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Charles, A.

Date and place of birth:
Date and place of death:
(fl) c 1785 – 1800
Known places of work:
Known techniques:
Painted on paper
Known materials:
Turned pearwood, hammered brass & verre églomisé surrounds


One of the most well-known silhouettists and a favourite of both critics and collectors, Charles also has the dubious distinction of being one of the most frequently miss-attributed artists. Indeed, Diana Joll has written a paper suggesting that any unsigned work attributed to Charles should be discounted. He was a ceaseless self-promoter and claimed to be the inventor of silhouettes painted on glass.

Little is known of Charles’s life. His self-publicity included claims which are questionable but which are a testament to his ambition and popular success. These include: his claim of having made over 18,000 silhouettes, his advertised credentials of having studied under master-sculptor Carlini, and his alleged membership of the Royal Academy. While it is known that Charles did do a likeness of George III he also took the liberty thereafter of styling himself ‘by royal appointment’.

While Charles’s claim to be the first to invent the style of silhouettes painted on glass might have been made in genuine ignorance of two forerunners, it is unarguable that his glass work was very fine. He used a fine needle for detail and magnification reveals very fine cross-hatching. His bust-line terminations are standard (a smooth, curved line). It has been noted that he took more care with fine detail for his wealthy sitters than with those of the middling sort.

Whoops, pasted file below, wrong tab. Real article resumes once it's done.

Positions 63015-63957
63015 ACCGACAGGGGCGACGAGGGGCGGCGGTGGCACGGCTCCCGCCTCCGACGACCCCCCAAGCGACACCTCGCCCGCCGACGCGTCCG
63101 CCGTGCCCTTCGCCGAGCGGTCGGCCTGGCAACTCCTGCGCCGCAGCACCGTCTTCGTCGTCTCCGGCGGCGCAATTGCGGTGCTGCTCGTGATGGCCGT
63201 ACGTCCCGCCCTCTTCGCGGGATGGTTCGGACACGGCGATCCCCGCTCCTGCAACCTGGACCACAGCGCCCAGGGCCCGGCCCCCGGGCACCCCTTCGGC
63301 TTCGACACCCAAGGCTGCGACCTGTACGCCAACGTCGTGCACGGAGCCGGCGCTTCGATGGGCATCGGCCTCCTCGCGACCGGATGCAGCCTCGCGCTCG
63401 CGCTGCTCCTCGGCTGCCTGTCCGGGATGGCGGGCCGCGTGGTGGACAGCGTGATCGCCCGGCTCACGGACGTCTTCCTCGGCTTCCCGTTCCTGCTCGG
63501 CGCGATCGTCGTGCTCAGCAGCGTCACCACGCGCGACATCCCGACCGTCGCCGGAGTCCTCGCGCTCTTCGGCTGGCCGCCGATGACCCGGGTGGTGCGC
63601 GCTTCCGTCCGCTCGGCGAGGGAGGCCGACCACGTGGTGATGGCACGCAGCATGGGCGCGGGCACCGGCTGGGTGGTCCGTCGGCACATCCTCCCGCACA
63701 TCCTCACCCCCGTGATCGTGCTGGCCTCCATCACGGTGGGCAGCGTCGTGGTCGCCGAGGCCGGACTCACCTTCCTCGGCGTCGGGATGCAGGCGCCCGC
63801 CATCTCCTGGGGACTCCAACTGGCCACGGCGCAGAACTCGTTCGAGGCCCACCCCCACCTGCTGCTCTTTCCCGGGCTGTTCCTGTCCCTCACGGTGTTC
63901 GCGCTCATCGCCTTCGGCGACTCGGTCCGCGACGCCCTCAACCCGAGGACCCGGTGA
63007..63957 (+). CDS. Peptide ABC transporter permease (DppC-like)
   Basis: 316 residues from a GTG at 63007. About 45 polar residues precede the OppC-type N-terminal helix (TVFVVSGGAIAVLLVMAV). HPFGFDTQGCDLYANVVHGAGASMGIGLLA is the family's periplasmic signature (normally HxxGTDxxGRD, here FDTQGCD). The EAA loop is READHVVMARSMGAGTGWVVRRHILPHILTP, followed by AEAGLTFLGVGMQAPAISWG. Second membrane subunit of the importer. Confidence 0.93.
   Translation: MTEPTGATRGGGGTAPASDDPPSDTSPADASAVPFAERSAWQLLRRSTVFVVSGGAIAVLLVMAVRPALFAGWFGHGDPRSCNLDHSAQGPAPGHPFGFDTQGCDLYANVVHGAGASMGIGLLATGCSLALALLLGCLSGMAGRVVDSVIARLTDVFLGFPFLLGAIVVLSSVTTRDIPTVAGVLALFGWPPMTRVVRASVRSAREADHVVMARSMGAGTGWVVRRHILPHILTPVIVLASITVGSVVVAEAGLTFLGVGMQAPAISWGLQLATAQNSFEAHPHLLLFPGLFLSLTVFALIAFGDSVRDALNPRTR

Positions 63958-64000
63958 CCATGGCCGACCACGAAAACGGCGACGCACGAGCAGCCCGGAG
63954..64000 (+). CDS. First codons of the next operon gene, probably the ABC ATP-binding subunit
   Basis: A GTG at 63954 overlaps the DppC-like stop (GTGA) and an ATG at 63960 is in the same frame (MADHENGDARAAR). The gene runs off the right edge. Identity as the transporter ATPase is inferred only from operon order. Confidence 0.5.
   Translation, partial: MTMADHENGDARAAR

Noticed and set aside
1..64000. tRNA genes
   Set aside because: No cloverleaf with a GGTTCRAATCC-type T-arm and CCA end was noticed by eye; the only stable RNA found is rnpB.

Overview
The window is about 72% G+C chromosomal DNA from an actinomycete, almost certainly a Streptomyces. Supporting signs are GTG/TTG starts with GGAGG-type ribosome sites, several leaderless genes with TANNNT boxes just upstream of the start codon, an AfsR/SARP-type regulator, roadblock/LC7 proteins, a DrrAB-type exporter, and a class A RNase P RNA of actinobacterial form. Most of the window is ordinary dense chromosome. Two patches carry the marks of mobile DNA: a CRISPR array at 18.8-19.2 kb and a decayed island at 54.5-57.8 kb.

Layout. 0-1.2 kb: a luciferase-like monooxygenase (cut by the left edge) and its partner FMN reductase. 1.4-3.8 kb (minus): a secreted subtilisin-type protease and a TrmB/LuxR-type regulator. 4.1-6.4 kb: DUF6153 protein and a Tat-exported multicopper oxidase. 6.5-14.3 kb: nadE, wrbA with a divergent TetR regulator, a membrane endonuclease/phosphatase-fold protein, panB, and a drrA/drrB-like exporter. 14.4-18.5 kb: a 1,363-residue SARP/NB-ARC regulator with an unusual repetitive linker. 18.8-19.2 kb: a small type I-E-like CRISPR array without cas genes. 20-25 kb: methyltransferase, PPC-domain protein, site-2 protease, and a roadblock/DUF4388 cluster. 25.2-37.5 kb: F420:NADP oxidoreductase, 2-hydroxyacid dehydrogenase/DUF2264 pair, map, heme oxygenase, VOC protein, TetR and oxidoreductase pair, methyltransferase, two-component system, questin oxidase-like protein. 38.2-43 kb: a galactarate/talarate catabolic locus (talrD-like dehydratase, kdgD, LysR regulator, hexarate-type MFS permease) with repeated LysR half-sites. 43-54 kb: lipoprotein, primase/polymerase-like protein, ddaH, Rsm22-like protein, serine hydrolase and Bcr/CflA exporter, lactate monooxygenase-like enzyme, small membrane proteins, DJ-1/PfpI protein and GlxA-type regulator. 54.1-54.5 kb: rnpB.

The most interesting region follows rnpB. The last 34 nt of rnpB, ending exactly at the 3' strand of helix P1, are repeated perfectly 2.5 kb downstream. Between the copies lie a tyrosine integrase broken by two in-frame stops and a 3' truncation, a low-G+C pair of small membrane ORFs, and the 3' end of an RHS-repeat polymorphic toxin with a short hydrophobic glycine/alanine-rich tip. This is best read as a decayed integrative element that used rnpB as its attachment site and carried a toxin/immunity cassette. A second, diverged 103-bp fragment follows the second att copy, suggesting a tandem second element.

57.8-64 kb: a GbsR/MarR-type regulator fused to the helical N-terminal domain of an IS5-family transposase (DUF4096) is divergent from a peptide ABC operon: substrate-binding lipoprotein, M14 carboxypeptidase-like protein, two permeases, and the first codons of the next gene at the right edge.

Additional research about A. Charles:

Source: McKechnie (Author of, British Silhouette Artists and their Work 1760-1860)

Charles, A. (McKechnie Section 2)
Charles, A. (McKechnie Section 3)
Charles, A. (McKechnie Section 5)
Charles, A. (McKechnie Section 6)

Source: Joll (Hon. Secretary of the Silhouette Collectors Club and Editor of the Club's newsletter)

Charles, A. (SCC Newsletter November 1998)

Gallery Silhouettes

Front of Silhouette, in frame, with woman looking left and wearing a hatFront of silhouette, in frame, with man looking left.